Healthcare – lateral shift

I was pretty pleased with the acrylic on screen experiments and thought maybe my proposal was going to be making a big screen of these tiles that could be placed over top of a screen at times square. I slowly yet quickly came to my senses. At this point I was feeling like I had done some nice experiments but that I didn’t really know where it was all going. Something Marina said in class triggered an earlier direction that I had shrugged off. She said something about a shaman when someone was inquiring about how to make a lateral shift, which is a direction I almost took early on, and was drawn too because of this poem by Gary Snyder. It doesn’t have much to do with healthcare, but medicine man, medicine woman, was an avenue I could start pursuing.

I was trying to find some sort of image that I could use for the final proposal to work with that would tie everything together. I found this symbol for medicine man, but could not figure out something I wanted to make with it:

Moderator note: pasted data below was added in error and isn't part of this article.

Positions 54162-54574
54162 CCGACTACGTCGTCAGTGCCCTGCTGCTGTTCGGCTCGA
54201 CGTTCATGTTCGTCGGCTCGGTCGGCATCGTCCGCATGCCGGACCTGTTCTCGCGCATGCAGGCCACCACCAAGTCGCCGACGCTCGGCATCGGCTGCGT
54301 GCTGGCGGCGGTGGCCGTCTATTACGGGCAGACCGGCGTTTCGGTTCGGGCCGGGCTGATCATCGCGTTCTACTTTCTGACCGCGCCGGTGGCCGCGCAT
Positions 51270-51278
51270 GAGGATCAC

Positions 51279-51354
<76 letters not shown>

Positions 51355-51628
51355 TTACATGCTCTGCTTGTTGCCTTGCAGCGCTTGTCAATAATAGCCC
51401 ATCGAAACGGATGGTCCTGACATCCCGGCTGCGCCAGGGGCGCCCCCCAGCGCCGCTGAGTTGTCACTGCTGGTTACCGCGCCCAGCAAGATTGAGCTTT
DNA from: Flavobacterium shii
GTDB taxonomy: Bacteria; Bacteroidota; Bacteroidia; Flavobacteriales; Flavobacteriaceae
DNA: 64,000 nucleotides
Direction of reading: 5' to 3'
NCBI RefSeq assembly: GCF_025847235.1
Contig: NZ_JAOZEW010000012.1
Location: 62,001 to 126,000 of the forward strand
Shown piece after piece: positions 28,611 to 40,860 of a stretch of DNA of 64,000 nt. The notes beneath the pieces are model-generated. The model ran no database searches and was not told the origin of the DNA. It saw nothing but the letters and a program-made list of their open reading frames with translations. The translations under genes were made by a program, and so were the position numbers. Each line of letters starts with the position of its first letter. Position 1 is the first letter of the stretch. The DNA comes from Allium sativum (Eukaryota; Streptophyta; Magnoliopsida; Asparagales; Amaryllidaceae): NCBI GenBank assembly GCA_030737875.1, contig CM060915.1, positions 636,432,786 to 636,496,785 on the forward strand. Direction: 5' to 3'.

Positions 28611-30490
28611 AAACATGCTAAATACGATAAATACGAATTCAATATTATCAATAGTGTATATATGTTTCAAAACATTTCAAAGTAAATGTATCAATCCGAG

At some point something clicked and I shifted from medicine man to medicine wheel. This opened up a flood gate of interest for me. The medicine wheel is a native american symbol/stone sculpture. It’s hard to define what it means exactly, since every tribe prescribed slightly different meanings to it. Generally it was a symbol for healing, for growing, for finding one’s place in the universe. The stone sculptures themselves actually point to various astronomical points.

The medicine wheel also falls into Jung’s archetype of a circle, or self. He postulated that the circle symbolizes wholeness of self. The circle can be found symbolically in many cultures:

Jung had his own symbol for it. The dot in the center symbolizes the ego, our known world, what we are aware of. The outer circle represents everything else in our being, the totality of everything we are, though not aware of. Look familiar?